Does everyone in your home know what the smoke alarm sounds like? Did you remove the batteries when they started chirping instead of replacing them? If it did sound, would you know what to do?

The Louisiana State Fire Marshal’s Office is teaming up with our wonderful local fire departments and the nonprofit National Fire Protection Association from Sunday until Oct. 15 to let our community know: “It’s Fire Prevention Week. Protect your family from fire!” As always, the focus of FPW is to prevent home fires. This year, the campaign also is urging people to protect their homes and families with planning and life-saving technology — such as smoke alarms!

Smoke alarms are an important part of a home fire escape plan. Working smoke alarms cut in half the risk of dying in a home fire. Unfortunately, many homes have smoke alarms that just don’t work. In fact, roughly two-thirds of home fire deaths happen in homes with no smoke alarms or no working smoke alarms. About one in five smoke alarm failures resulted from dead batteries.

The Louisiana State Fire Marshal’s Office is urging you to use this week to be sure your smoke alarms are equipped to help protect your family from fire by putting the following tips into action:

  •  Smoke alarms should be installed on every level of the home, outside each sleeping area, and inside each bedroom. Larger homes may need additional smoke alarms. Never remove or disable smoke alarms.
  •  Interconnection of smoke alarms is highly recommended; when one smoke alarm sounds, they all do. A licensed electrician can install hard-wired multiple-station alarms. Wireless alarms, which manufacturers more recently have begun producing, can be installed by the homeowner.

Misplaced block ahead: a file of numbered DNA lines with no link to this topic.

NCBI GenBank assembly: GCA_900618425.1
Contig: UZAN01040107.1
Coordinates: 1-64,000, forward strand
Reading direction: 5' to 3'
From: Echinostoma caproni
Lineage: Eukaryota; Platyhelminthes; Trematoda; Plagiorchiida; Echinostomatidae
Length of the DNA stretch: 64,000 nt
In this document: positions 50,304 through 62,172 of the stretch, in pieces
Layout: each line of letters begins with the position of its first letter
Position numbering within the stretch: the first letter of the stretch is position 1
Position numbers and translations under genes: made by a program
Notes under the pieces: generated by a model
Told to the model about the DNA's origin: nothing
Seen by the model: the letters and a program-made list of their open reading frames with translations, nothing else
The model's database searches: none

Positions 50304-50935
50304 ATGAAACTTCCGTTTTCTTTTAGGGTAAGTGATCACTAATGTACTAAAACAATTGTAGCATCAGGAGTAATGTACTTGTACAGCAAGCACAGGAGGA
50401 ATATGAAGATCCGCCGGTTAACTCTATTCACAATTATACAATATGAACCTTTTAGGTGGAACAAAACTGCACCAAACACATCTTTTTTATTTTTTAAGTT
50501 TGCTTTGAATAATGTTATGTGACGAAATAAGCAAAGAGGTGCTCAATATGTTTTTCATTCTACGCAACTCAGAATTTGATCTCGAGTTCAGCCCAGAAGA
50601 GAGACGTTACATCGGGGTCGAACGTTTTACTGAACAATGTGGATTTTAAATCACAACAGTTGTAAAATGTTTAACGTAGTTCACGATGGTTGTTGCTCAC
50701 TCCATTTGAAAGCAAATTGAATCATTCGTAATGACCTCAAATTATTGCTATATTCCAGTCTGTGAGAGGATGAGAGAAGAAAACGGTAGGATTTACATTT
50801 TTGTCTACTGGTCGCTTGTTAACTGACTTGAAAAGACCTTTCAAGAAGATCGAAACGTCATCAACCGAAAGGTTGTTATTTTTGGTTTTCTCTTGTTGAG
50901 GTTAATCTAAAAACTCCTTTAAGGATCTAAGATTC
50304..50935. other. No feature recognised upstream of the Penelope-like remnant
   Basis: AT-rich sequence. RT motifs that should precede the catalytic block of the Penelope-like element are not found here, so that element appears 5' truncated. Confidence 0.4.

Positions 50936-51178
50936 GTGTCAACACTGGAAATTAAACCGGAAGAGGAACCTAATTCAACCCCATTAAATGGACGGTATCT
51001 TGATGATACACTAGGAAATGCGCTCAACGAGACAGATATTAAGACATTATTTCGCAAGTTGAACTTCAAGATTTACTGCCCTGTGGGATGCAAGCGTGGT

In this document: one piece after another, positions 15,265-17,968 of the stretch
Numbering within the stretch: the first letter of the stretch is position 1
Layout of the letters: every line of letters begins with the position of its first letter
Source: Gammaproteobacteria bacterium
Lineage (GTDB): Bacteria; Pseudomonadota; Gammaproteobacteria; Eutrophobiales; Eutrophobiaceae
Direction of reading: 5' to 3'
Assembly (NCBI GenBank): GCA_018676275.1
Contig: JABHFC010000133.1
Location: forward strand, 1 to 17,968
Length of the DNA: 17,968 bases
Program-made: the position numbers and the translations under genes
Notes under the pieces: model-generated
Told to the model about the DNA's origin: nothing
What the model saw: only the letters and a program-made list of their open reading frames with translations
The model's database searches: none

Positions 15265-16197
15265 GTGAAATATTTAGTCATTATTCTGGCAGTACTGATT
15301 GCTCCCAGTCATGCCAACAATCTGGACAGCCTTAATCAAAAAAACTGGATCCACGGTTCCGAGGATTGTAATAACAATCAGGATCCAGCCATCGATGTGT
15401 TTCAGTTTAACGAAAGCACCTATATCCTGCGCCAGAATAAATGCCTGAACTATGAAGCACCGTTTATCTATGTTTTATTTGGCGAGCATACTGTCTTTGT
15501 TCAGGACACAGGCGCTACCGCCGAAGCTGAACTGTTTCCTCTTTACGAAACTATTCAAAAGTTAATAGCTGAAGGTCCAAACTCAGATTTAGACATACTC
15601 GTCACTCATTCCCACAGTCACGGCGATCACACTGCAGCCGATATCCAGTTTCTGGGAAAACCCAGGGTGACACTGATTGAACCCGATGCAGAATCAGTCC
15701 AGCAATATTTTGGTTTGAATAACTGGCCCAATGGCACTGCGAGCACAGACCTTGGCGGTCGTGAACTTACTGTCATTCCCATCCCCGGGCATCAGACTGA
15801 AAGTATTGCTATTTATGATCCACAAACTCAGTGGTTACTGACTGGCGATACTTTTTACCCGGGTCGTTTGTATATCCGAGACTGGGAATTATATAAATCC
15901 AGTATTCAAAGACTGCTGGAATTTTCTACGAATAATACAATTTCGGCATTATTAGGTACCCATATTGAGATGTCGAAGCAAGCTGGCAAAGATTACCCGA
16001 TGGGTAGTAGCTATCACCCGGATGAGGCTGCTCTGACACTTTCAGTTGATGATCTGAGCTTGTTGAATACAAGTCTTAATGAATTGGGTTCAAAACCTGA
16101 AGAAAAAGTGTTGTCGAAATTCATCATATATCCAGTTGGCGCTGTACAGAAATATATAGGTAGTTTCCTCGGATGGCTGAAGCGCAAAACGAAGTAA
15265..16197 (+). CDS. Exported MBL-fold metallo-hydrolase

•  There are two types of smoke alarm technologies — ionization and photoelectric. An ionization smoke alarm is generally more responsive to flaming fires — such as a pan fire or the smoke from cooking. A photoelectric alarm is generally more responsive to smoldering fires — such as a cigarette, overheated wiring or something hot such as a space heater. Install both types of alarms in your home or combination ionization and photoelectric alarms that take advantage of both technologies.
  •  Test smoke alarms at least monthly by pushing the test button. If an alarm “chirps,” warning the battery is low, replace the battery right away.
  •  All smoke alarms, including alarms that use 10-year batteries and those that are hard-wired alarms, should be replaced when they’re 10 years old (or sooner) if they do not respond properly when tested.

We strongly encourage all Louisiana residents to participate in these events to learn more about the importance of smoke alarms and other ways to protect your home and family from fire.

H. “Butch” Browning

state fire marshal

Baton Rouge